Home run #: 35
Date: June 25
Opponent: Cleveland Indians
Location: Jacobs Field
Pitcher: Dave Burba
Runners on: 0
Distance: 461 feet
End of day Sammy Sosa total: 31
End of day Ken Griffey Jr. total: 30
Getting back to some old American League stomping grounds seemed to invigorate Mark McGwire. He had two against the White Sox in a series earlier in the month of June, then pulled the same feat visiting the Jake by the Lake at the end of it.
McGwire wasted no time adding to his tally here, perhaps already feeling the pressure of Sammy Sosa. With two outs in the top of the first inning, McGwire took a ball from Dave Burba, then watched two strikes sail past him. Burba couldn’t put him away with the fourth pitch, evening the count. The fifth pitch didn’t put him away; McGwire put IT away. Burba’s weak breaking ball caught the middle of the plate and the current home run leader knew exactly what to do with it.
Four hundred and sixty-one feet later, the Cardinals had a lead on a ball that just about left the ballpark. This is the ’98 Cardinals, not the ’15 version, and one run wasn’t going to cut it.
After a rest from the rotation, Manny Aybar had returned and pitched six innings of one run ball against the Diamondbacks. As we know, however, that wasn’t exactly par for the course for Aybar in 1998 (or, in truth, much of his career). Aybar actually held the lead for a while in this one, though, keeping the Indians off the board until the bottom of the third, when Kenny Lofton walked with two outs, moved to second on an Omar Vizquel single, then scored when David Justice did the same.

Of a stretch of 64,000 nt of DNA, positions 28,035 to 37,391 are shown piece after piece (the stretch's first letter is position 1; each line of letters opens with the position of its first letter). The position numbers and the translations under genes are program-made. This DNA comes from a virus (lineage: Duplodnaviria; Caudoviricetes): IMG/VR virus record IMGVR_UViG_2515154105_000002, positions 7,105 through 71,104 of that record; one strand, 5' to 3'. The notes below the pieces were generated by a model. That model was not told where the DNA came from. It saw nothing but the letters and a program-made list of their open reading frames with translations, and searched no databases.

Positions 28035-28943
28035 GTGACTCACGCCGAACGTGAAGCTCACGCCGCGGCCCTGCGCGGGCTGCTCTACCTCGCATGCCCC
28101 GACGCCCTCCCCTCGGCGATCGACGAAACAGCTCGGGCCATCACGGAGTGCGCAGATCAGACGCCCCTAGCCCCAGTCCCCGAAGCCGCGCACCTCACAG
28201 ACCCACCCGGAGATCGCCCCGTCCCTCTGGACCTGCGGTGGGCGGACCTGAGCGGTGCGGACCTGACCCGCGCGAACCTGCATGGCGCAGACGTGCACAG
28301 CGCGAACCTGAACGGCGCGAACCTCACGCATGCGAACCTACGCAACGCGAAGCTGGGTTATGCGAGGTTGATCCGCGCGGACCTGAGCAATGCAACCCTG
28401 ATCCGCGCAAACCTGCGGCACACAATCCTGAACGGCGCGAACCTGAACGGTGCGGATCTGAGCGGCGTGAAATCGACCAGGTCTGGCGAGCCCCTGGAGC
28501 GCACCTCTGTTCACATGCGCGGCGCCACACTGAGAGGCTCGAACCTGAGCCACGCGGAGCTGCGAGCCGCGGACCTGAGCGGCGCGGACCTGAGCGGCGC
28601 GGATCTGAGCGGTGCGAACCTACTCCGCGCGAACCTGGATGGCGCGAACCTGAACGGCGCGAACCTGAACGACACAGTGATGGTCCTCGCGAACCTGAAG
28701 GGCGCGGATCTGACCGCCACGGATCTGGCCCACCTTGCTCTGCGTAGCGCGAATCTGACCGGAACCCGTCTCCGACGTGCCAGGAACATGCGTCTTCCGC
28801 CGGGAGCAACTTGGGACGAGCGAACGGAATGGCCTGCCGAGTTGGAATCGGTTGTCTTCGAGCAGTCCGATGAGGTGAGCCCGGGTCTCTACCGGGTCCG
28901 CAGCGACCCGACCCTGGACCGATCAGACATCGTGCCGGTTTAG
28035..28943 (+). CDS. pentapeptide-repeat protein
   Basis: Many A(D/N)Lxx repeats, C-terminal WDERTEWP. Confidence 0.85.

The Indians went on top their next time at bat. Manny Ramirez singled to start off the inning, then stole second after Sandy Alomar flew out. Mark Whiten grounded out, moving Ramirez to third, and then Travis Fryman doubled to give Cleveland a 2-1 lead.
With the power on this Cardinal team, it’s not surprising that they tied it up in the fifth via a solo home run. What is surprising is that it didn’t come from McGwire or Brian Jordan or anyone like that, but John Mabry. 1998 was one of Mabry’s bigger power years but he still only hit nine on the season. No matter who hits them, though, they count just the same and the game was tied at 2.
That tie also didn’t last very long. Aybar retired Lofton and Vizquel on groundouts, then gave up a single to Justice. Next up was slugger Jim Thome, who lived up to his legendary reputation as he hit one of his career 612 home runs to put the Indians ahead 4-2.
Aybar was able to get out of the sixth without incident and Bobby Witt retired the Indians in order in the seventh. He wasn’t as lucky in the eighth. Thome had a one-out homer, his second of the game, to make it a three run game. Ramirez followed with a walk and Alomar singled, putting runners on the corners. Whiten then hit a ball to first base that McGwire couldn’t handle, bringing Ramirez in to score. Fryman singled in another run and David Bell doubled in another. Curtis King came in to relieve Witt and got the next two batters, but it was now 8-2, more in line with a lot of scores in 1998.
Jose Mesa retired three Cardinals in order and yet again the Redbirds went down to defeat. Unbeknownst to everyone, Big Mac had reached the halfway point in his home run journey. The second half was to bring chills, thrills, and plenty of excitement in a down Cardinal year.